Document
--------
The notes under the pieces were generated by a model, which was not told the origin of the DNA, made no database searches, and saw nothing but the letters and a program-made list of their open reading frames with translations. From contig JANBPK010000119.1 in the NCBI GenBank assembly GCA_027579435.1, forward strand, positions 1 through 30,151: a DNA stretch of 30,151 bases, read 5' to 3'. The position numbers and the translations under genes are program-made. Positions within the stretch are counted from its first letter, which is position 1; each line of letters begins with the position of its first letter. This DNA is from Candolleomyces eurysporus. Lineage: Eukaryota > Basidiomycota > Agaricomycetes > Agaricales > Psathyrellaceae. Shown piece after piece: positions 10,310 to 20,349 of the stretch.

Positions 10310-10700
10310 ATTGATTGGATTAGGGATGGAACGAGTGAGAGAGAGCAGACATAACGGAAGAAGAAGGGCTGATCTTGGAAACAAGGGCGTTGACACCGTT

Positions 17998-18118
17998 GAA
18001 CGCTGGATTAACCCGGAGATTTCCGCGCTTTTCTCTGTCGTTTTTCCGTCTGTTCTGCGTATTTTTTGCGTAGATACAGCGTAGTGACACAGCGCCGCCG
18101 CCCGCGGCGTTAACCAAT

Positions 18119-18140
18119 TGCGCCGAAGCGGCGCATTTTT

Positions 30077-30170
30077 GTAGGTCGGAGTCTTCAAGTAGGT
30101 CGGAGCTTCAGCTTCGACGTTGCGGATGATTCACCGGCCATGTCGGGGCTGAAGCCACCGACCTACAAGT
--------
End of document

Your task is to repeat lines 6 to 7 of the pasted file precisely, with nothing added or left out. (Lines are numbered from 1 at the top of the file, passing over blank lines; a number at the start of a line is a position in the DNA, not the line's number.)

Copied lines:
18001 CGCTGGATTAACCCGGAGATTTCCGCGCTTTTCTCTGTCGTTTTTCCGTCTGTTCTGCGTATTTTTTGCGTAGATACAGCGTAGTGACACAGCGCCGCCG
18101 CCCGCGGCGTTAACCAAT